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2007-11-06 issue:

Move beyond prayer to stop the war

A Speaking Out column

by Scott Key

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In his June 19 editorial, Everett J. Thomas pointed out how Mennonites support war and concluded, “There seems to be nothing we can do but write letters and pray that [the war in Iraq] will stop.” Prayer is mysterious and powerful. God calls us to pray for peace and justice. Prayer changes things, especially ourselves as we see the world differently and are moved to outrage and action.



How can we stop war—other than by not joining the military?

My family—Lorie, Rachel (age 11) and Joshua (age 8½) and I—asked this question. We were (and still are) angry and frustrated. We decided to act. Lorie joined the board of Peace Fresno. As a family, we have added our voices to large-scale (at least by Fresno standards) protests and marches. We join a few others at the peace corner, holding signs such as, “Who would Jesus kill?” and “Peace: A Way of Life,” for hundreds of cars driving by. Yet, month after month, the war policy has not changed. We have come to realize that war needs money and personnel. If you take these away, war is a difficult venture. I am cochair of the Central Valley Counter-Recruitment Coalition. As our family continues to struggle with what to do, here are some of our suggestions:

Work against war
1. Do not support the war machine. Ah, but this is complicated. As Thomas pointed out, our economy revolves around the military-industrial complex, with thousands of direct jobs and tens of thousands of indirect jobs tied to the war machine. The elimination of war would lead to the loss of good jobs, which would trickle down into most communities, causing a tsunami of economic hardship and pain. The restructuring of our economy is a long-term project. It would be difficult for us to extricate ourselves from the economy. But there are beginning steps: Do not work for a company directly tied to the tools of war; do not buy products from companies with direct ties to war; do not invest in companies with direct ties to war.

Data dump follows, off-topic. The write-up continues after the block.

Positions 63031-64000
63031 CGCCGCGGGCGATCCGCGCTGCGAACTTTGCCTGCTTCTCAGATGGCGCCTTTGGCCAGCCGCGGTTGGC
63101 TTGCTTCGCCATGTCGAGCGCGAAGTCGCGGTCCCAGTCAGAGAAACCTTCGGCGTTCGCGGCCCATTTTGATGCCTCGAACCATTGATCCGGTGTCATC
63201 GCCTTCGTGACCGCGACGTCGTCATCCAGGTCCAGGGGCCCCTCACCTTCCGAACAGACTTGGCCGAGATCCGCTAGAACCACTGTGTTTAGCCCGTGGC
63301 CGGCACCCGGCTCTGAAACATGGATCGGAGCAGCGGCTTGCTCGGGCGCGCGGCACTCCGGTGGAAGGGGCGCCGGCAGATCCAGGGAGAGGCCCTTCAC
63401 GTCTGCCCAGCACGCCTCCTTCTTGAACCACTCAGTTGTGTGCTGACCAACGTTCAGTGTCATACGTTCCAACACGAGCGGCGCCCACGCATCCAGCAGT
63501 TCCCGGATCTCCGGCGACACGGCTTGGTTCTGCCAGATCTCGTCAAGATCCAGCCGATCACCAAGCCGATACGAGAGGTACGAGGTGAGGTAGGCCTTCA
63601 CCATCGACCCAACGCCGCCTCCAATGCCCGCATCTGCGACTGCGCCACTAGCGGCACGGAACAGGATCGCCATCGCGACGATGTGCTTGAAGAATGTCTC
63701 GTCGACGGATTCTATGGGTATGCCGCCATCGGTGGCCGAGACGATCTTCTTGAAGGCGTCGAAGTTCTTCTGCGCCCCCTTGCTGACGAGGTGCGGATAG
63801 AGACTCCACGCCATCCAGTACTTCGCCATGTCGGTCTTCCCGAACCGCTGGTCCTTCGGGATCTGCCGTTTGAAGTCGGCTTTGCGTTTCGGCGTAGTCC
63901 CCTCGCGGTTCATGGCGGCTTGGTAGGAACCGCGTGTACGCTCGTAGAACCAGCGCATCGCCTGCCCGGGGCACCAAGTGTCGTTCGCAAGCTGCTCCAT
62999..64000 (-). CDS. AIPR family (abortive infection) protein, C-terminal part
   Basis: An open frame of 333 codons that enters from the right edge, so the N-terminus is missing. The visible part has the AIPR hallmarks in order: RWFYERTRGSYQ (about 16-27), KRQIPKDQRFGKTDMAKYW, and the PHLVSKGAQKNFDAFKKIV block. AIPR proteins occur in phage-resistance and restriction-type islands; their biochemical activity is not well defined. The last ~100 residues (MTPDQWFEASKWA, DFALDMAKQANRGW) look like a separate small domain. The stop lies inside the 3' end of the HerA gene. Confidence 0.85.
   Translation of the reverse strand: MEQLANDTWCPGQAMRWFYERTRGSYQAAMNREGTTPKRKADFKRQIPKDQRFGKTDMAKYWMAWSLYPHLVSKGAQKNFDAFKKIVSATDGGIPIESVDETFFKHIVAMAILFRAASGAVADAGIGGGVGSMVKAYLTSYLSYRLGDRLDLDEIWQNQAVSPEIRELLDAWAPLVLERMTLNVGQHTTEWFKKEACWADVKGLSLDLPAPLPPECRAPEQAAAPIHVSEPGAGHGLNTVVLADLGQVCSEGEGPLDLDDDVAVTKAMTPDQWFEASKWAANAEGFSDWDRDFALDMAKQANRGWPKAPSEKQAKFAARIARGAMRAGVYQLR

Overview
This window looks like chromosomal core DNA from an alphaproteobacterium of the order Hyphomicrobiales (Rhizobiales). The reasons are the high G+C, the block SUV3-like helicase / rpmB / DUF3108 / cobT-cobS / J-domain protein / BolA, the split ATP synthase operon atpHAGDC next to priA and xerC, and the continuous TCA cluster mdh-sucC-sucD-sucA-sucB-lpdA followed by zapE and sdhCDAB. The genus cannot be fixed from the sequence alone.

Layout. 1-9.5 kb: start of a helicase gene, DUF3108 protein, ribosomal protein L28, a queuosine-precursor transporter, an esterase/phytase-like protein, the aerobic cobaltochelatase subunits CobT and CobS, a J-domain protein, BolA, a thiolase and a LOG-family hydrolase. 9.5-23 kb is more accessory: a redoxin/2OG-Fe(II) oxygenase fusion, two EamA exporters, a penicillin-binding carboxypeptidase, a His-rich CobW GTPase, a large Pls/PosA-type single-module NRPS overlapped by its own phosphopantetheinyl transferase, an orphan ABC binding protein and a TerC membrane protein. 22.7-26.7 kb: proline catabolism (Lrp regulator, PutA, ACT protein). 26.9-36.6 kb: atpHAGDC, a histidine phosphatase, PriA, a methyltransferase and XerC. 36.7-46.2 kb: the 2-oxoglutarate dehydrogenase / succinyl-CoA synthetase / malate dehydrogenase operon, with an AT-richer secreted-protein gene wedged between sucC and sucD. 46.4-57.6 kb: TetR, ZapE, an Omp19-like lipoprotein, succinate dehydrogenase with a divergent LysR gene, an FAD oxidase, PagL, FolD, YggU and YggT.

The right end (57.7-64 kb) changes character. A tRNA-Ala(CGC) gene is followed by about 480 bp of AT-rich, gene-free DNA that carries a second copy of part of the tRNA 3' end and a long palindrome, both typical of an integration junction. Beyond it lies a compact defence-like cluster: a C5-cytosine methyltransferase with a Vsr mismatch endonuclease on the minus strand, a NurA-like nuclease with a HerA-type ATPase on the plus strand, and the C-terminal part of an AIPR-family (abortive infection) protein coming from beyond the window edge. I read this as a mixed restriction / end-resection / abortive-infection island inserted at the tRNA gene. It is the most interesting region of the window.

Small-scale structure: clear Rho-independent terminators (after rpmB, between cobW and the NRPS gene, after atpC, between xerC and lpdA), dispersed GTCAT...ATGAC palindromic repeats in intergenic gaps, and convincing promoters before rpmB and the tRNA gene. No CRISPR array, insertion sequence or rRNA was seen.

2. Do not pay for war. If you are self-employed, choose to withhold the portion of your taxes used for war. This is risky, as you will be labeled a war-tax resistor, and the federal government can seize property. Like many Mennonites, I do not have this choice because my employer automatically withholds federal taxes. But you can still ensure that the least amount of tax is withheld and thereby stop the government from using your money interest free. All of us can visit our members of Congress to push for the passage of the Peace Tax Fund (www.peacetaxfund.org). Lorie has discovered that our representative needs more than one visit but she sees this as part of her peace witness.

3. Reduce military recruitment.
With a budget approaching $4 billion, the Pentagon has ratcheted up its recruitment efforts. Slick ads peak interest, but the “selling” of the military is entrusted to thousands of military recruiters who entice students to enlist with promises of money for college, job training, travel and adventure. Recruiters are swarming high schools, shopping malls, community events, wherever young people gather. To protect young people and stop war, become involved in counter-recruitment, helping young people opt out of releasing their contact information to military recruiters and learn about alternatives to military service. The work is challenging but rewarding (see www.fres-no-war.com).

Work for peace
1. Bring peace education into the schools. While it will take many years for the core curriculum to change, it is possible to add peace curriculum. Talk with teachers and administrators. Ask them to bring in guest speakers and add units from a peace perspective. The focus of speakers and curriculum can be anti-war, conflict resolution, social justice and many more. It is crucial to find allies on school campuses such as teachers, counselors and administrators.

2. Change school environments. Help local schools adopt restorative discipline programs. These programs serve as the foundation for students to consider alternative approaches to conflict resolution. Help students create peace clubs. While student clubs need a faculty sponsor, students still connect with their classmates better. Student clubs can invite guest speakers, handout materials and sponsor special events.

While prayer is crucial, it should lead to action. Jesus used prayer to energize for action. Jesus called his followers to action. Will our actions stop war? If all Mennonites acted for peace, there would be change at the local level and, hopefully, over time, in our society. I invite you to join our family as we struggle and work for peace.

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